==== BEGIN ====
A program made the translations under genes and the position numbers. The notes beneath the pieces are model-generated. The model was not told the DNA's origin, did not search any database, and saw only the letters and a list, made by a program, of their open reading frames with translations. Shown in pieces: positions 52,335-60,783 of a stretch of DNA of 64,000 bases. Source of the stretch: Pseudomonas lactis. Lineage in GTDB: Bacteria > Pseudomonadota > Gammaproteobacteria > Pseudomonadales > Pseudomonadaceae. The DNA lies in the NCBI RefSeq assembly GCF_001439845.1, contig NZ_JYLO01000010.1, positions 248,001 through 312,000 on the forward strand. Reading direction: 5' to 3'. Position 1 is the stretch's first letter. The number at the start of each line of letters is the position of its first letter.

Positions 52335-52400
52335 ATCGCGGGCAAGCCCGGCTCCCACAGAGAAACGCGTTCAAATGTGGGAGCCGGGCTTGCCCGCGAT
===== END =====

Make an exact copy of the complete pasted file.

A program made the translations under genes and the position numbers. The notes beneath the pieces are model-generated. The model was not told the DNA's origin, did not search any database, and saw only the letters and a list, made by a program, of their open reading frames with translations. Shown in pieces: positions 52,335-60,783 of a stretch of DNA of 64,000 bases. Source of the stretch: Pseudomonas lactis. Lineage in GTDB: Bacteria > Pseudomonadota > Gammaproteobacteria > Pseudomonadales > Pseudomonadaceae. The DNA lies in the NCBI RefSeq assembly GCF_001439845.1, contig NZ_JYLO01000010.1, positions 248,001 through 312,000 on the forward strand. Reading direction: 5' to 3'. Position 1 is the stretch's first letter. The number at the start of each line of letters is the position of its first letter.

Positions 52335-52400
52335 ATCGCGGGCAAGCCCGGCTCCCACAGAGAAACGCGTTCAAATGTGGGAGCCGGGCTTGCCCGCGAT